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When Should You Get Your First Mammogram?

October 31, 2023 Posted in: Women's Health

Women should typically get their first mammogram at the age of 40. Regular mammograms are essential for early detection of breast cancer, as they can identify potential abnormalities before they become symptomatic. After the initial screening at 40, it's generally recommended to continue receiving mammograms annually to maintain breast health. These recommendations are based on extensive research and medical expertise.

Studies have shown that regular mammograms starting at the age of 40 can significantly reduce mortality rates associated with breast cancer. According to  Dr. Takelya Williams, fellowship-trained breast surgeon at CHI Memorial Breast Care Associates, "Mammograms starting at 40 allow us to detect tumors at an earlier stage when they are smaller and more treatable." Early detection improves the chances of successful treatment and long-term survival.

For women with a family history of breast cancer, the age for the first mammogram might be earlier. If you have a first-degree relative (mother, sister, or daughter) who was diagnosed with breast cancer, especially at a younger age, your healthcare provider might recommend starting mammograms earlier. Dr. Betsy Washburn, CHI Memorial Breast Cancer Surgery Medical Director advises, "Women with a family history of breast cancer should have a conversation with their healthcare provider to determine the most appropriate screening plan based on their individual risk factors."

Learn more about mammography

Why are mammograms recommended at 40?

The age of 40 was chosen as the recommended starting point for mammograms because, at this stage, the benefits of early detection outweigh any potential harms. While breast cancer can occur at any age, the risk increases as women get older. Mammograms are particularly effective at detecting tumors in women over 40, contributing to a higher likelihood of successful treatment outcomes.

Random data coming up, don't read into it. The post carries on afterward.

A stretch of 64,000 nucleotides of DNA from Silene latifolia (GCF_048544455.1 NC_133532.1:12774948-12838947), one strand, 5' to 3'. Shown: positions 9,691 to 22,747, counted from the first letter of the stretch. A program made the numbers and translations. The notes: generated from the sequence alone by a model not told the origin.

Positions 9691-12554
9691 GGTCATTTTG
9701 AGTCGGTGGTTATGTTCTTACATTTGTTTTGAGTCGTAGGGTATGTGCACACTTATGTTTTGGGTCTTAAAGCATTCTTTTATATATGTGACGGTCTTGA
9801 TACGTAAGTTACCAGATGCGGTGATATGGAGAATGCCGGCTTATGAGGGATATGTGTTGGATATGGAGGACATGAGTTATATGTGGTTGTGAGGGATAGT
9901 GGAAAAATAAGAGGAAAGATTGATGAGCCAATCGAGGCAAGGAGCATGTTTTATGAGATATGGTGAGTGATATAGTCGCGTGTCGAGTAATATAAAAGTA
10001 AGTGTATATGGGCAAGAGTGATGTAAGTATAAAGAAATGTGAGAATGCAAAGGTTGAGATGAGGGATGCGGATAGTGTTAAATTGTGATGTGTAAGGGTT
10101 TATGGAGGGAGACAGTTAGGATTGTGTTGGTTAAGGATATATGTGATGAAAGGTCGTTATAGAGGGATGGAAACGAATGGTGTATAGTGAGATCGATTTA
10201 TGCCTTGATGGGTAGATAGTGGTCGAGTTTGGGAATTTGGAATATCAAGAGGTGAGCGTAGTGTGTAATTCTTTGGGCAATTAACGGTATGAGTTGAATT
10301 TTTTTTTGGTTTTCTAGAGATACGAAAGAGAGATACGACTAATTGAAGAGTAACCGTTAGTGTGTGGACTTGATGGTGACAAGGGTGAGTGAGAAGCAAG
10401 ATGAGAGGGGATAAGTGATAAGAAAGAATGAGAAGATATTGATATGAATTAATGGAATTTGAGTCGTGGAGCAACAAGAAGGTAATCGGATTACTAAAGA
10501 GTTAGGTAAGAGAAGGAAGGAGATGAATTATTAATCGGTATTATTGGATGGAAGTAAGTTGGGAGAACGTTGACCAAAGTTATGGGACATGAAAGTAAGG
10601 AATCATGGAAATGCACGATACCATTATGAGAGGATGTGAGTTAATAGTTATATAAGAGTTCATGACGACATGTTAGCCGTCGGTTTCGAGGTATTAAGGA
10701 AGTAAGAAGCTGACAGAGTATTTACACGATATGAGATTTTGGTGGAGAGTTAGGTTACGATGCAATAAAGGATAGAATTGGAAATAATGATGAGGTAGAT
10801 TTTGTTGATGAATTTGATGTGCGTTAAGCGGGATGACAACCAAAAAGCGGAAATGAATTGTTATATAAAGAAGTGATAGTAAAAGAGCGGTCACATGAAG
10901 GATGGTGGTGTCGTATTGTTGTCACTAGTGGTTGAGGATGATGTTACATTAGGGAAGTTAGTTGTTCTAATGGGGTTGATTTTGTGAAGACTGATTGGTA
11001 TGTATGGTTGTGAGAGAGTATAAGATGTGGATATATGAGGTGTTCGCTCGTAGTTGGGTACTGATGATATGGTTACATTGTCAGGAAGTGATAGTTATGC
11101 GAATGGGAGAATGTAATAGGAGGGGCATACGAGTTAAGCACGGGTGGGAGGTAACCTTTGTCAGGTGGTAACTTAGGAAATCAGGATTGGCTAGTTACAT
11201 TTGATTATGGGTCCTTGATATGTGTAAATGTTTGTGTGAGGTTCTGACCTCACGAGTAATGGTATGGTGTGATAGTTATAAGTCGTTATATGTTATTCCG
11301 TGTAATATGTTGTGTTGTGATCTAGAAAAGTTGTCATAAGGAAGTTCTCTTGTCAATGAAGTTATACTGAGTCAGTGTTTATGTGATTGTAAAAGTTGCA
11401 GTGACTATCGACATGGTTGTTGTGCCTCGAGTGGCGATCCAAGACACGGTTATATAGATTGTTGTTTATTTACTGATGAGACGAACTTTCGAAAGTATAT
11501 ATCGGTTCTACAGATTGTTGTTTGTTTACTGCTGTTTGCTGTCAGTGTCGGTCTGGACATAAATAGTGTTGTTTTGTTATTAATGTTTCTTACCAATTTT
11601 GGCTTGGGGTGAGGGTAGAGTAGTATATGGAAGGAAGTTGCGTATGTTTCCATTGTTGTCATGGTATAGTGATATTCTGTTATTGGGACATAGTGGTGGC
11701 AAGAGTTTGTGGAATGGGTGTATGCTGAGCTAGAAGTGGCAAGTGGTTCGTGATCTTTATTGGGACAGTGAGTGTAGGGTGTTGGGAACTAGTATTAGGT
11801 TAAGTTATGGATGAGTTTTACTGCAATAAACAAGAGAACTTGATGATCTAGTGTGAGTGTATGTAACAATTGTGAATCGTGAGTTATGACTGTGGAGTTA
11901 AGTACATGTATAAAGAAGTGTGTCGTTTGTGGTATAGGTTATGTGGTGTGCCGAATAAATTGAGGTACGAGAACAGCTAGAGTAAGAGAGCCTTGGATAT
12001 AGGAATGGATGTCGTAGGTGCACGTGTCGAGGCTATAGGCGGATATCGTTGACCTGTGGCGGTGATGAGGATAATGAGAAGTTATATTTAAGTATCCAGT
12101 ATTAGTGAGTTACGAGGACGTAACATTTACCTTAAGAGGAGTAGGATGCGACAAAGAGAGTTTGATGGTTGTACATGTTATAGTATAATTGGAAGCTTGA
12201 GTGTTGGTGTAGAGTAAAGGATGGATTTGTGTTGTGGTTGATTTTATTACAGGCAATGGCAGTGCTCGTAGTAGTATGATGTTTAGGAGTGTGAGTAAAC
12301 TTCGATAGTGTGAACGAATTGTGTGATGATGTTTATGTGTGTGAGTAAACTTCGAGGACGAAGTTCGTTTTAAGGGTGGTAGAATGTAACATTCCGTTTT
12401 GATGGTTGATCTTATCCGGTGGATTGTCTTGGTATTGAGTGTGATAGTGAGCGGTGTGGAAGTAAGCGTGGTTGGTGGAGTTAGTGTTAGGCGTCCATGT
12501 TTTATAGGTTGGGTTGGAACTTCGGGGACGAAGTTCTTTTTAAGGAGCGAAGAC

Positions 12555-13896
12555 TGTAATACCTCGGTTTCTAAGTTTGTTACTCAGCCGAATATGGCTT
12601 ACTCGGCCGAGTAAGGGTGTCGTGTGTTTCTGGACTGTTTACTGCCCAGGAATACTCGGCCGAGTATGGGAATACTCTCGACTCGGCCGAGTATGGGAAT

Can you get a mammogram at 35?

Women under the age of 40 might require mammograms for specific reasons, such as a strong family history of breast cancer or the presence of certain genetic mutations (BRCA1 and BRCA2). Additionally, if someone experiences unusual symptoms like a lump or pain in the breast, their healthcare provider might recommend a mammogram for diagnostic purposes.

Can you get a mammogram at 20?

Mammograms are generally not recommended for women in their 20s unless there are exceptional circumstances. Breast cancer is relatively rare in this age group, and the breast tissue is often denser, making mammograms less effective and potentially leading to false-positive results. However, if an individual has a known genetic mutation or an extraordinary risk factor, their healthcare provider might suggest early screenings.

How often should you get a mammogram?

After the initial mammogram at 40, it's generally advised to have annual mammograms. Regular screenings increase the chances of detecting breast cancer in its early stages when treatment options are more effective.

Benefits of getting mammograms early

Early mammograms provide several benefits, including higher chances of detecting cancer at a more treatable stage. Studies have shown that regular mammography starting at 40 reduces breast cancer mortality rates by up to 40%. Early detection can also lead to less aggressive treatment and better overall outcomes.

Preparing for your first mammogram

Before your first mammogram, it's important to:

  • Inform your healthcare provider about any breast symptoms or family history.
  • Avoid using deodorants, perfumes, or lotions on the day of the exam, as they can interfere with the results.
  • Wear a two-piece outfit for easier access to the breasts.

What to expect at your first appointment

During a mammogram appointment:

  • You'll be asked to undress from the waist up and wear a gown.
  • The technician will position your breast on the mammogram machine and compress it briefly to capture X-ray images.
  • The procedure is usually uncomfortable but not painful, and it only takes a few minutes.

What to expect from results

It's important to note that mammograms have limitations. False-positive results (indicating a potential issue when none exists) and false-negative results (missing an actual issue) can occur. If your mammogram shows any abnormal findings, further testing, such as additional mammograms, ultrasounds, or biopsies, might be recommended to confirm or rule out any concerns.

Learn more about mammography

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